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Ptosis

Ptosis is a pathological eye condition in which the eyelid falls or droops. It is a condition that can affect adults and children (although it is most common in the elderly) and the degree to which the eyelid droops can vary from barely noticeable to completely covering the pupil (the black spot in the middle of your eye that allows light to enter). Fortunately, there is treatment for the condition.

Symptoms and Signs of Ptosis

Ptosis can be identified by an abnormal drooping of one or both of the upper eyelids. When it only affects one lid, you can notice that the two lids are not in alignment. Often an individual with ptosis will tilt their head backward or raise their eyebrows to see more clearly, which can eventually result in headaches or neck issues. Sometimes when the eyelid droops below the pupil, it is accompanied by obscured vision or causes other eye and vision problems.

What Causes Ptosis?

In adults, ptosis is most frequently a condition related to aging when the muscles responsible for controlling the eyelid, called the levator muscles, become weakened. Ptosis can also be a result of an eye injury or an after-effect of certain types of eye surgery.

In children, ptosis can be a congenital condition in which the levator muscles do not develop properly. If not treated this can lead to problems with the development with the child’s visual system and may cause amblyopia (lazy eye), astigmatism or strabismus (crossed eyes).

Treatment for Ptosis

Prior to a treatment plan, your doctor will complete a comprehensive eye exam along with some other tests to determine the cause of the ptosis. While the treatment does depend on the cause of the condition, surgery to repair the eyelid function is the most common treatment.

The surgical procedure, called blepharoplasty, repairs the levator muscle of the eyelid or attaches the lid to other muscles that can lift the eye (such as the forehead). In mild cases, small adjustments might be made to repair the muscle while other times additional procedures might be done such as removing some of the skin from the lid. The surgeon will determine what needs to be done to tighten the levator muscles or otherwise return the eyelids to their normal position. As with any surgical procedure there are risks to this surgery and in the most serious cases, movement may not return fully or at all to the eyelids.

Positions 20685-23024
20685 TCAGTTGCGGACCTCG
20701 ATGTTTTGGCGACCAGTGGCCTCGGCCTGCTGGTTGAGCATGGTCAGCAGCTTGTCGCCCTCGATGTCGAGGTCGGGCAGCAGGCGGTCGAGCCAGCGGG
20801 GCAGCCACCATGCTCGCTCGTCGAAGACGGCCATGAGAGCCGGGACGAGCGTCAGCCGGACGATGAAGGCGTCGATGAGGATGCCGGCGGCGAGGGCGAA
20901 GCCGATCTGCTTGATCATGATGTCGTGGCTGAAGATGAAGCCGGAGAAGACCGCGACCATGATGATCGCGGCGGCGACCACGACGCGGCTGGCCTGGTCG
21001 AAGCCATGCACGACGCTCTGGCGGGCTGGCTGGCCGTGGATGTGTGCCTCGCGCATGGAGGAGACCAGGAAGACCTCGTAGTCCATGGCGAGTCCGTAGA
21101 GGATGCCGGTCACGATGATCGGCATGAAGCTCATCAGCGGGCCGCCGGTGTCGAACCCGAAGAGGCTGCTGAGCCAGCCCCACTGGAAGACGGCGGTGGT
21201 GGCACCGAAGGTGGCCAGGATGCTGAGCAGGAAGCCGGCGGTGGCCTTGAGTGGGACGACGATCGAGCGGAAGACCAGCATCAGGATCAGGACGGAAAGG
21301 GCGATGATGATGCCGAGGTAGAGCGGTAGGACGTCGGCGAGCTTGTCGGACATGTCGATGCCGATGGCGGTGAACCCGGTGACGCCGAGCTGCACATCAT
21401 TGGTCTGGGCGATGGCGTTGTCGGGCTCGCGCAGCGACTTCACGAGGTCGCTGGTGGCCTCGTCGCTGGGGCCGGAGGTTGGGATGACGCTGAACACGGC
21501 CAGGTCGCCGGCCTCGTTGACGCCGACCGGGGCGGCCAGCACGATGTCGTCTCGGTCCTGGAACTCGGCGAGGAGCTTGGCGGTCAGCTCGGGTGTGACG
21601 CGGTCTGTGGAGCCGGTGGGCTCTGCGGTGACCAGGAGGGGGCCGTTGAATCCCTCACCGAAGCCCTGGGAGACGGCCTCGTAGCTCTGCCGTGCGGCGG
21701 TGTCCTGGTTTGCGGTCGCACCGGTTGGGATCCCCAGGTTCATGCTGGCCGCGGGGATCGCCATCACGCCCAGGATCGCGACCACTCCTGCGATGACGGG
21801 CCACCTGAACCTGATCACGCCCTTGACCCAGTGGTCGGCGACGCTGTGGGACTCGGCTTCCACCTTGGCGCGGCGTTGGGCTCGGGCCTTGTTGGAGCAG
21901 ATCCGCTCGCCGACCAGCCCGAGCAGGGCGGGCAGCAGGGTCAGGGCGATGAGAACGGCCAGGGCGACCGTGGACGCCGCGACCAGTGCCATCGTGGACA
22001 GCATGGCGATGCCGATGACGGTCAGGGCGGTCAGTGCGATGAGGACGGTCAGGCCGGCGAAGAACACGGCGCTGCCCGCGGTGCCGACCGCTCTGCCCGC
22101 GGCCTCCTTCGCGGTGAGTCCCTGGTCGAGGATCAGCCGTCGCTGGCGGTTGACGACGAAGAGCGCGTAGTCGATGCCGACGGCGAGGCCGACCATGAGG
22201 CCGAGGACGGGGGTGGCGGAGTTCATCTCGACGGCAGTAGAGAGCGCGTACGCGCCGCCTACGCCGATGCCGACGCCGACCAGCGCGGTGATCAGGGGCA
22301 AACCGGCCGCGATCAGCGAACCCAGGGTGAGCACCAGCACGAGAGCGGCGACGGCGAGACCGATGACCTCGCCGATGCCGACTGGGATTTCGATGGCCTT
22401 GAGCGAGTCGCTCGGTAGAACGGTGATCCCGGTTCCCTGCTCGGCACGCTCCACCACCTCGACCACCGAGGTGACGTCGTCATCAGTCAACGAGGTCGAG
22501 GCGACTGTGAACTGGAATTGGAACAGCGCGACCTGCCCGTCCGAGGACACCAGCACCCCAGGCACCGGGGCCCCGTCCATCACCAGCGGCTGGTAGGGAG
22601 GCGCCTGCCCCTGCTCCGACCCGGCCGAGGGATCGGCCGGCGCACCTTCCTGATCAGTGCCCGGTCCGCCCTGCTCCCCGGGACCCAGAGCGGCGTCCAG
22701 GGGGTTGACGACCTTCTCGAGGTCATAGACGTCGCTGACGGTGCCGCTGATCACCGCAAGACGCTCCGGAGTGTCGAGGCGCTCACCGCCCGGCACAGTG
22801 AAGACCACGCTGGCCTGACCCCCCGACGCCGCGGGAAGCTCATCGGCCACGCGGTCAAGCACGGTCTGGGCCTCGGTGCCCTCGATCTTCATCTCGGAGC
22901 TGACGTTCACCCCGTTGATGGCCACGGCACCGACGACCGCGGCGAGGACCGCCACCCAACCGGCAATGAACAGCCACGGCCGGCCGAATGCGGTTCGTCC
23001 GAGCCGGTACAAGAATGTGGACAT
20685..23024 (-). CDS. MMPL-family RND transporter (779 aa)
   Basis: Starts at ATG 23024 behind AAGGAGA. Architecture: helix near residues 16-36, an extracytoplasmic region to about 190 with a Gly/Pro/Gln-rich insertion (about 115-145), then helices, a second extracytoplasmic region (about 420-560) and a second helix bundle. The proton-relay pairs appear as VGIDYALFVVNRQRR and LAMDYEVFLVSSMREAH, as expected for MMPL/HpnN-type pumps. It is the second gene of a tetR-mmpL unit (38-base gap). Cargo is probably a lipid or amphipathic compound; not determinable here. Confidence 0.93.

In children, surgery is usually recommended to avoid potential or existing vision problems. This may come along with additional treatment for amblyopia or strabismus to strengthen the weak eye such as wearing an eye patch, eyeglasses or using eye drops. Any child diagnosed with ptosis will need to have regular evaluations with an eye doctor to monitor the condition and the child’s vision.
If you suspect you or a loved one may have ptosis, try looking at some old pictures to see if there is a noticeable change and of course make an appointment with your eye doctor as soon as possible to assess if there is a problem.

We are moving 2018

391 Evans City Road Butler, PA 

Spring of 2020

 

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Attention Patients:

For the health of our patients, staff, and our community, Butler Eye Care and Chicora Eye Care will be closed to the public beginning Thursday, March 19th until further notice.

We will continue to offer the following services:

Please call our office at 724-283-8144 during office hours and our staff can assist you.

Upcoming Office Hours: Monday – Fridays: 10am – 3pm at our Butler Office only (our Chicora office is closed)

Please do not come to the office during these hours. Call first, and our staff will assist you. * For emergency eye care, please contact us at 724-283-8144. We plan on launching a telemedicine service for ocular emergencies thereafter.

As a local, family-owned business, we SINCERELY appreciate each and every one of you for trusting us with your eye care. Please keep yourself and your loved ones safe during these difficult times.